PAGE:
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1/31/2008
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IBM Bows Multi-Domain Master Data Management Server

Pre-build data models address data quality and consistency problems related to customers, products, accounts, suppliers and more.

The leading data integration vendors addressing the emerging master data management (MDM) market are all talking about supporting multiple data domains — customer, product, account, supplier and so on — within a single product. IBM yesterday released a server it claims to be the first product to support a range of such entities "out-of-the-box."

Aimed at the widespread problem of data errors and inconsistencies, the IBM Master Data Management Server is said to include pre-built entity/domain-specific data models that speed implementation.

"For the majority of use cases, deployment will be a matter of customization and connectivity rather than having to build out the data models that apply to each entity," says Paraic Sweeney, vice president, Information Platform & Solutions.

In simpler deployments, the IBM MDM Server provides an integrated view of data in multiple systems by serving as a registry, or reference map, across those systems and managing the creation and update of master data. In more sophisticated deployments the server is integrated into services-oriented architecture, driving operational transaction systems with master data services.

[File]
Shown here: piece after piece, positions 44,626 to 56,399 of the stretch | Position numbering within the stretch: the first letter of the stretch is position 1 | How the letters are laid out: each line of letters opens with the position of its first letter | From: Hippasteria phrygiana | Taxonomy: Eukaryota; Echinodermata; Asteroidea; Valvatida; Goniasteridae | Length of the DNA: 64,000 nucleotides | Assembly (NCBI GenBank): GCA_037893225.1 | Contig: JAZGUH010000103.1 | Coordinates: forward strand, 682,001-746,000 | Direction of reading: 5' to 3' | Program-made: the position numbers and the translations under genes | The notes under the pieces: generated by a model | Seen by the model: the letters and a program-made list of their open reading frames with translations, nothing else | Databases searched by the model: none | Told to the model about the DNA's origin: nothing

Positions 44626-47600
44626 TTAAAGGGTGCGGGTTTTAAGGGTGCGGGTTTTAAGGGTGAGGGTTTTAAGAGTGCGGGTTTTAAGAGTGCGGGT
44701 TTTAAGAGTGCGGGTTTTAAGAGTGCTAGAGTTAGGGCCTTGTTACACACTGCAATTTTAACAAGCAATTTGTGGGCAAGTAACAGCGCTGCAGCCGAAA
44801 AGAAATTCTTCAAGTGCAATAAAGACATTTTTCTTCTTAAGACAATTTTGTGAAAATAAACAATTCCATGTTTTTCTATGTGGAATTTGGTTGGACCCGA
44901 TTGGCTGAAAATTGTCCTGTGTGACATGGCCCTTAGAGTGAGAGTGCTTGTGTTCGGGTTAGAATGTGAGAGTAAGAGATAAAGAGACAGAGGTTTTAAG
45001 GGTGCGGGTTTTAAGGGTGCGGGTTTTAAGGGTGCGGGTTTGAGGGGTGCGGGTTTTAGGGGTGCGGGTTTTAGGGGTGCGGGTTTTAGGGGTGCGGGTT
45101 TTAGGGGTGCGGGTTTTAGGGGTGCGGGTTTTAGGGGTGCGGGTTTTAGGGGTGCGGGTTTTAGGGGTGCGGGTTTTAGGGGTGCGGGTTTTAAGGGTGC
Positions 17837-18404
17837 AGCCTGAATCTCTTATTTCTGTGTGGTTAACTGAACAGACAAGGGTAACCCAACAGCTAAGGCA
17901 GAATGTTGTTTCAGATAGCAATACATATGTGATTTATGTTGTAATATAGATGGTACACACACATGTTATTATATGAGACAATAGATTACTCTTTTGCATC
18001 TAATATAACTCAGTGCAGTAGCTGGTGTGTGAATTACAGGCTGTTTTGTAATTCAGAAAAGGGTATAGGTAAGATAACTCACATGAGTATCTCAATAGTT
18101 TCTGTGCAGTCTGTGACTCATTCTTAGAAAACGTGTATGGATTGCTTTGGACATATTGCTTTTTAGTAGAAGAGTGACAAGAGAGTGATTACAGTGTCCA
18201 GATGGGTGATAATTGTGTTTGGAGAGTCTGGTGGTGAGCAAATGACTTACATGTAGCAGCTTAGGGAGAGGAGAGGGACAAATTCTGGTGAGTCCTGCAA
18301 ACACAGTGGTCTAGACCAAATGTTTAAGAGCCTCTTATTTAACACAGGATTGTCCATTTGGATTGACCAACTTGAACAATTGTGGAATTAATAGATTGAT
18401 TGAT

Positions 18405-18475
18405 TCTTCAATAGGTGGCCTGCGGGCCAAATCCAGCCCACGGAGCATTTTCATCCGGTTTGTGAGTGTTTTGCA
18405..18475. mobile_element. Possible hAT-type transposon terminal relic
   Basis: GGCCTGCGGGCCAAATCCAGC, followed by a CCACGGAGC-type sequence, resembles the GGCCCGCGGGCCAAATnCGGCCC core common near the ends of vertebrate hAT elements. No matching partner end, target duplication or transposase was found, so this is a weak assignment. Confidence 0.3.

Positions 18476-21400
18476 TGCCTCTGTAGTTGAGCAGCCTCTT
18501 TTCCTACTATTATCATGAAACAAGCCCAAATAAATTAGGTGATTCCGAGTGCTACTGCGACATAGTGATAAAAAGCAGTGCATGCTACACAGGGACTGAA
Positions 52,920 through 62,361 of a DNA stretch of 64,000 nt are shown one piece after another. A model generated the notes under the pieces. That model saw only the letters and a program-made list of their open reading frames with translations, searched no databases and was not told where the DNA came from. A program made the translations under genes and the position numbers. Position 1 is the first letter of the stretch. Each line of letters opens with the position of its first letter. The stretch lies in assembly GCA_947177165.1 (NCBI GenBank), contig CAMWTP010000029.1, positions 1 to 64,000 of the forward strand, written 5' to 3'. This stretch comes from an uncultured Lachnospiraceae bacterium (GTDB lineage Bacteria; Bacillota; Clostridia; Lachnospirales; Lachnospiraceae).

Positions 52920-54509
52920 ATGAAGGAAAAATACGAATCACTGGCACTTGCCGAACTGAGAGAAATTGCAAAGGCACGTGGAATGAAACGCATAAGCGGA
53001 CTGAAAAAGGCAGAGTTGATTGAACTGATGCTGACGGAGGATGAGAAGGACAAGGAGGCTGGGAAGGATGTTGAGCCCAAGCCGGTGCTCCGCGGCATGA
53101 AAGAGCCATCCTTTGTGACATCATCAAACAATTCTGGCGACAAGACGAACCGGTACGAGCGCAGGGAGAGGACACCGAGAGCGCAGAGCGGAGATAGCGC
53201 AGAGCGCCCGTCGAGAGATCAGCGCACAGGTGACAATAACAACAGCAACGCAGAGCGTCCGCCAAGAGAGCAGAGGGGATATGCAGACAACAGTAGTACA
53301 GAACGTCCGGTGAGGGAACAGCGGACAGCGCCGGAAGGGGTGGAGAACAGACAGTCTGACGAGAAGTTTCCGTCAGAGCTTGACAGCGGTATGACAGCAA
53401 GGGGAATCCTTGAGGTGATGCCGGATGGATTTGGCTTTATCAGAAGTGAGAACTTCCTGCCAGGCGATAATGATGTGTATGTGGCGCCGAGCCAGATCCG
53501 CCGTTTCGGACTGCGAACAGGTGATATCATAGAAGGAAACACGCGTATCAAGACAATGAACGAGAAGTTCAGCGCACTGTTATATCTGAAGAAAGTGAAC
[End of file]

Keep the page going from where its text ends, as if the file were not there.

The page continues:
Companies are under pressure to resolve data quality problems as they struggle to meet compliance demands and gain competitive advantages such as cross-sell and up-sell capabilities. The latter requires accurate and consistent information about customers, the products they own and perhaps even the manufacturing plants, distribution channels and sales and service facilities that have served each customer.

While IBM rivals ranging from SAP and Oracle to independents such as Siperian, Initiate and TIBCO are also pursuing multi-domain MDM, analyst Aaron Zornes, chief research officer for the MDM Institute, says IBM is ahead of the pack.

"I don't see other vendors having this multiple-use-case, multiple-domain, multiple-domain-modeling capability," said Zornes. "The majority of the MDM RFPs that we see now are asking for multi-domain capability. A lot of vendors support the notion of multi-domain MDM, but they don't have the same depth in data models and process models. That means the customer has to do a lot more work because [the product] is closer to a tool kit than a roughed out infrastructure."

IBM pre-announced the MDM Server in October and concluded beta testing shortly before yesterday's announcement of general availability. The product is based on technology acquired from DWL nearly two years ago. IBM also announced yesterday that this summer it will release a new version of its IBM WebSphere Product Center, a more focused MDM product focused on retailers, distributors, consumer products companies and consumer electronics manufacturers.

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